Tuning the Concert

Gold Arts Award Portfolio

Once upon a time – Storytelling course October 17, 2010

I undertook a storytelling course run through the WEA to gain some basic skills in storytelling. The course compromised of four two-hour long evening sessions in Stonleigh.

Working with the workshop leader, Janet Dowling, as well as receiving feedback from the rest of the group allowed me to develop my own storytelling style as well as build experience and confidence.

One of the most useful tools I learnt was how to break down the structure of a story and put it into 8 boxes. Most stories follow this pattern of: initial situation, problem, (preparation for quest), try, try, try, transformation and conclusion. I found this helpful as it made the story easier to remember as well as being a template for any stories that I choose to invent.

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A taster: working with BBC Proms learning Team September 7, 2010

I volunteered over the bank holiday weekend to help with the family orchestra and chorus who performed in Prom 60 on Monday 30 August.

Families from Cornwall and London had been selected to première a BBC commission by Graham Fitzin. The participants ranged from 5 years to 80+ and covered a spectrum of abilities. As well as the performance sounding truly impressive (you can hear it on BBC iplayer), it was very interesting to see how the participants had been taught the music and how it was put together.

There was no music, but instead they learnt numbered themes, which the section leaders indicated using hand signs. For example, theme 1 in the violins was a clenched fist and it was bowed (mimed bowing). Furthermore, there were three conductors as well as the section leaders. This included the conductor for the BBC Concert Orchestra, Keith Lockhart, the workshop leader, Lincoln Abbotts and the composer, Graham Fitkin. The conductors kept time, while the sections leaders told their musicians exactly when to come in, stop and which theme to play. It was a very clever way to build a complex piece with a mixed ability group of musicians.

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BBC Proms Inspire Day August 4, 2010

Filed under: 1B: volunteering/training/shadowing — concerttuning @ 11:01 am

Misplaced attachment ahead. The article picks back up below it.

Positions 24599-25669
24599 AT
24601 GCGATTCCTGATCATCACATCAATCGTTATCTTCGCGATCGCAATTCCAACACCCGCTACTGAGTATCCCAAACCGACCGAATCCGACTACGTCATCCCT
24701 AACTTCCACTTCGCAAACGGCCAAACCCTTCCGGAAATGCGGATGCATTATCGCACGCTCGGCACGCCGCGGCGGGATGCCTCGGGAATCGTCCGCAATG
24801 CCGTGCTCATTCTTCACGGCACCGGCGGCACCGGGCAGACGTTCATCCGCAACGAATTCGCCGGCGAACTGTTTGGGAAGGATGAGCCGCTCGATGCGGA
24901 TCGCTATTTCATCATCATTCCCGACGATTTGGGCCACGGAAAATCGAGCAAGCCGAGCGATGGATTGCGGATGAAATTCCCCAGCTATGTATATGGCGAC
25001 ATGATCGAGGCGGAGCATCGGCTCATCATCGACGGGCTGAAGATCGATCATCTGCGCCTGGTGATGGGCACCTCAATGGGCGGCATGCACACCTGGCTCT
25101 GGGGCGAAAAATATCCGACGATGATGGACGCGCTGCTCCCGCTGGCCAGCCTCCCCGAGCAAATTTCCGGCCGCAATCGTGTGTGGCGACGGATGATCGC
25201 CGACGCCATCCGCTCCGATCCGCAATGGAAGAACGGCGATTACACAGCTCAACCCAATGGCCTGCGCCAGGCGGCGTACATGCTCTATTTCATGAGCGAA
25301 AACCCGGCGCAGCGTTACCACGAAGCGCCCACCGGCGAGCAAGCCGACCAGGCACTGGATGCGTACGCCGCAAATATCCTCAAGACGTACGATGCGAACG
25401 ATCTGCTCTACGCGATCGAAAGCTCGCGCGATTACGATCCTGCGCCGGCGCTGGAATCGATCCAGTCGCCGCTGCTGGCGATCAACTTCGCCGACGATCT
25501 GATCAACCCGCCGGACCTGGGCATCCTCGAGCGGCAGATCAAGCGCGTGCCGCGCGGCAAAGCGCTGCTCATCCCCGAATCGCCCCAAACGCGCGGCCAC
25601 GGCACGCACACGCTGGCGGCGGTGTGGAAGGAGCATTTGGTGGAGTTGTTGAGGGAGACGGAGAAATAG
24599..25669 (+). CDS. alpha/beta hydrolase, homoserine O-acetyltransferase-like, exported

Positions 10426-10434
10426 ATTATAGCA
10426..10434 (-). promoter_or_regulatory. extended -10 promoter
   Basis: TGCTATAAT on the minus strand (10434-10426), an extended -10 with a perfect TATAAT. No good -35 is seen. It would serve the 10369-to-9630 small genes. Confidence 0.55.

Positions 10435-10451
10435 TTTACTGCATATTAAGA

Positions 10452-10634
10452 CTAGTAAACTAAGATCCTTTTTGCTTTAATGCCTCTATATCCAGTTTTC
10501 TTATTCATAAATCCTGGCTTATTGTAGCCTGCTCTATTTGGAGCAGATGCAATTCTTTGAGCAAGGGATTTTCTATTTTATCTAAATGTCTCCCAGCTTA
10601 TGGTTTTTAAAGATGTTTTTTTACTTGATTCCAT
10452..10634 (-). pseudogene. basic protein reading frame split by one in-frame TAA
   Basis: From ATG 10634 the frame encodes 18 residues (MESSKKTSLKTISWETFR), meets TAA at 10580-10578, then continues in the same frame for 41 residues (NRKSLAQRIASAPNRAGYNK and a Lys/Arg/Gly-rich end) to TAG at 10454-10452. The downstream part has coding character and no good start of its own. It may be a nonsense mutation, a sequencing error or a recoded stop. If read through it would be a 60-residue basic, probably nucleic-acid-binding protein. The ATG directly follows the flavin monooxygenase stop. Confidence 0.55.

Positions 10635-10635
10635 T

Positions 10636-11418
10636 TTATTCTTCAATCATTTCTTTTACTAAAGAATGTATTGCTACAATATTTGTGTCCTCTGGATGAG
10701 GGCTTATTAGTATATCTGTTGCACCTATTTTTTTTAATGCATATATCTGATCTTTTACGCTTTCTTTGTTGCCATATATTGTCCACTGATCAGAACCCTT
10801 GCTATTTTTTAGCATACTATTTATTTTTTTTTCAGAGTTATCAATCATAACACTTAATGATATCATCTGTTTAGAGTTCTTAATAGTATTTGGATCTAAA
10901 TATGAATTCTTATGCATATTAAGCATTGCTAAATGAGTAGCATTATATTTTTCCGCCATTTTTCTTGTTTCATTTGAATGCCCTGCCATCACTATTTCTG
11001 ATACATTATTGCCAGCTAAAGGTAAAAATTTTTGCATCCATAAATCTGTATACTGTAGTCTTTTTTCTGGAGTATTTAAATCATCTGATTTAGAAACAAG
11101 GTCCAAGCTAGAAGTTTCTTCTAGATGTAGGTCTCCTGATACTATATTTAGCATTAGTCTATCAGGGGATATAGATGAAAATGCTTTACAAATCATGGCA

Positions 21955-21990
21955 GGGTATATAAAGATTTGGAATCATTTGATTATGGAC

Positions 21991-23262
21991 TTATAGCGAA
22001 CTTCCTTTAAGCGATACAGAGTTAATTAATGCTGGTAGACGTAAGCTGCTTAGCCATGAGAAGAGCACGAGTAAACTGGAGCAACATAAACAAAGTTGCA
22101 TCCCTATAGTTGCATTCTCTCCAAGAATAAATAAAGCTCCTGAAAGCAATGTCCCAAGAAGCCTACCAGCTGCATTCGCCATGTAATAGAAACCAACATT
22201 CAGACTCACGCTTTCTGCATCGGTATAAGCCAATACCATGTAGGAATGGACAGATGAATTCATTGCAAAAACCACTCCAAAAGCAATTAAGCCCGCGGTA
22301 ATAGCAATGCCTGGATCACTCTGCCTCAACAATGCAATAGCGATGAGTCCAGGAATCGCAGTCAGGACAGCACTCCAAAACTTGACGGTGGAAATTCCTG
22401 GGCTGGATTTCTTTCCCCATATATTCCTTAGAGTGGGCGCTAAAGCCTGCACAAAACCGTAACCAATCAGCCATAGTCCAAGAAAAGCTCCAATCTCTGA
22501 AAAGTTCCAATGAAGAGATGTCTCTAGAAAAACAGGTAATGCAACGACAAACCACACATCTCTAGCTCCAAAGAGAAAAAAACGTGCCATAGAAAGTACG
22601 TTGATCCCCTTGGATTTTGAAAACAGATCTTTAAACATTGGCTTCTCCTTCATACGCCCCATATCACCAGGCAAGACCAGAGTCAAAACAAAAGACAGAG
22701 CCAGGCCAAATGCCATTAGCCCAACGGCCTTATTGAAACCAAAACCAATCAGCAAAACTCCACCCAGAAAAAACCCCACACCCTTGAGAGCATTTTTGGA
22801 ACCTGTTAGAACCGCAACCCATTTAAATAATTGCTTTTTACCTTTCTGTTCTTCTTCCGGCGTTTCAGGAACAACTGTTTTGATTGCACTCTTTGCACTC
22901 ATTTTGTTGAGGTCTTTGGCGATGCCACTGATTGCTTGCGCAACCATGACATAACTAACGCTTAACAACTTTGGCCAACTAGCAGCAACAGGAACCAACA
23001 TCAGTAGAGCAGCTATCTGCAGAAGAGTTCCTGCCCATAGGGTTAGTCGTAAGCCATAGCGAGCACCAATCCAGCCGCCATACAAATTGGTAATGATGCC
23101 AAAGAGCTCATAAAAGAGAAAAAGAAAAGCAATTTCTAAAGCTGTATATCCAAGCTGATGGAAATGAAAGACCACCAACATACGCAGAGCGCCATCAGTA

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I volunteered at BBC Proms Inspire day on 2 August. The participants were teenagers who had entered the BBC Proms Young Composer Competition who travel from as far as Scotland to come to the young composers’ day.

I helped on the day by directing and instructing the participants at the BBC studio, participating during the workshop and helping the stage moves during the concert at the Royal College of Music.

The day was led by composer, Stephen and four musicians. When entering the Hall the young composers were thrown amidst an improvised composition where they participated by ringing their mobile phones when they saw a sign with the month of their birthday. This was then followed by an exercise where they sang happy birthday as slow as possible out of sync. This produced some beautiful harmonies.

Then followed a number of composition workshops, introducing them to the workshop musicians as well as composition techniques. They evaluated their work as they went along and all got a chance to participate. The day culminated in an experimental composition called ‘Poldergeese’ with the 100+ young musicians. This was made up of various pieces of material which were then combined and ordered by the conductor. I got to play the tam tam!

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BBC Proms Family orchestra

I went to observe and help at the BBC Proms family orchestra workshop on Saturday 31 July. The workshop was themed on Sonheim to link in with the evening’s Prom in celebration of Sondheim’s 80th Birthday. The idea was to bring people of all ages and abilities to play together.

I helped by signing the families in when they arrived, handing out the BBC Proms 2010 badges as well as distributing and collecting the evaluation forms. I also joined in with the percussion session during the workshop.

Sat in their instrumental families, each section was lead by a BBC musician and assisted by a music student while Lincoln, the workshop leader conducted. We were taught a number of well know tunes from works that influenced Sondheim as well as creating different sound effects. We slowly built up over the course of 2hrs the sections for our final performance without the aid of any notated music. However, it was easily memorable due to the verbal instructions from the conductor as well as the pictorial or programmatic nature of the music.